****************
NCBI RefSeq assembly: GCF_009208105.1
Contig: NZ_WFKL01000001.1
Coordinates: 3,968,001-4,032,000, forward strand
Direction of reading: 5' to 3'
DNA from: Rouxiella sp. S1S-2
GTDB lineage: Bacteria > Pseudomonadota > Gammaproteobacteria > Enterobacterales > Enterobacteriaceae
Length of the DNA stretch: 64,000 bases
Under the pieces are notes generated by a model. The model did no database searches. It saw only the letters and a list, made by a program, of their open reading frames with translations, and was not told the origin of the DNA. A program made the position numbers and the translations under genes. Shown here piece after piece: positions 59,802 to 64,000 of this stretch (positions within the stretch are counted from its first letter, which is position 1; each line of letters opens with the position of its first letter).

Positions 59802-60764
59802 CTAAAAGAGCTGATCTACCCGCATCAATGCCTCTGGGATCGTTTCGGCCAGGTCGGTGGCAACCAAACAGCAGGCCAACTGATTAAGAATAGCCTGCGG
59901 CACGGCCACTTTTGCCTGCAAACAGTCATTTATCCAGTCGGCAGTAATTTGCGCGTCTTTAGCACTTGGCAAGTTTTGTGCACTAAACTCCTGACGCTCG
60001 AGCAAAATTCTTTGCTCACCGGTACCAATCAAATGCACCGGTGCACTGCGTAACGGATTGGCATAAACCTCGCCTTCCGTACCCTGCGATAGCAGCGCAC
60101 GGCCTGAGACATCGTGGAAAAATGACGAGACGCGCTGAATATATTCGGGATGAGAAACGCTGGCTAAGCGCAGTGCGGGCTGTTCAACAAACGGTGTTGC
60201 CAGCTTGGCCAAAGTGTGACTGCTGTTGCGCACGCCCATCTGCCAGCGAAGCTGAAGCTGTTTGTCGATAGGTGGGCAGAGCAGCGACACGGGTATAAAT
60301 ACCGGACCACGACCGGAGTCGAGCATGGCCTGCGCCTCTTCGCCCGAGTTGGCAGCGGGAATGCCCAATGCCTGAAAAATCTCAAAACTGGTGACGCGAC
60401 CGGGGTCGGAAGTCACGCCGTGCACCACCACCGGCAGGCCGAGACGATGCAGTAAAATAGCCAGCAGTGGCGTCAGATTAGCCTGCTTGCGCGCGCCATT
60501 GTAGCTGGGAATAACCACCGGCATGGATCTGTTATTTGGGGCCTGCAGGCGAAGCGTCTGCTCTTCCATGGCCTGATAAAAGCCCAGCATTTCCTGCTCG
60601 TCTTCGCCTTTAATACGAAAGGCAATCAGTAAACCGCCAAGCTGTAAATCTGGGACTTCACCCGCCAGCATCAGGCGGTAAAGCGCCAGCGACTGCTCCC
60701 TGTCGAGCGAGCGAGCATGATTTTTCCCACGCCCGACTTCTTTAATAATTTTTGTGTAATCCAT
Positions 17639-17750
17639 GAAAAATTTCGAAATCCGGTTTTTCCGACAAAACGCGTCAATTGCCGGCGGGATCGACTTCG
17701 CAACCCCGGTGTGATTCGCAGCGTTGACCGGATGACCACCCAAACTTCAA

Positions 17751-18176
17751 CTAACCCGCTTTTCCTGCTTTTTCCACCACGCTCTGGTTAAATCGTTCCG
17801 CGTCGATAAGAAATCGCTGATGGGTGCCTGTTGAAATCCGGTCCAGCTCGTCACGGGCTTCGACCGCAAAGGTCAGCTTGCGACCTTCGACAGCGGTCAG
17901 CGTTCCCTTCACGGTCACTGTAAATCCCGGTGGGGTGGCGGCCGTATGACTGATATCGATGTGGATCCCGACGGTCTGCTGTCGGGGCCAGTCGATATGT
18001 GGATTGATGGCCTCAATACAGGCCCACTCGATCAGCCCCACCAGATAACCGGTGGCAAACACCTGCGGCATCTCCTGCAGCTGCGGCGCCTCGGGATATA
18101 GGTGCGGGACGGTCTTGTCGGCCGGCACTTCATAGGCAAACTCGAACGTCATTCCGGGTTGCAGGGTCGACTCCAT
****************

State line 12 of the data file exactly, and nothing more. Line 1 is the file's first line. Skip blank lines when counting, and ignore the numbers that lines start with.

60001 AGCAAAATTCTTTGCTCACCGGTACCAATCAAATGCACCGGTGCACTGCGTAACGGATTGGCATAAACCTCGCCTTCCGTACCCTGCGATAGCAGCGCAC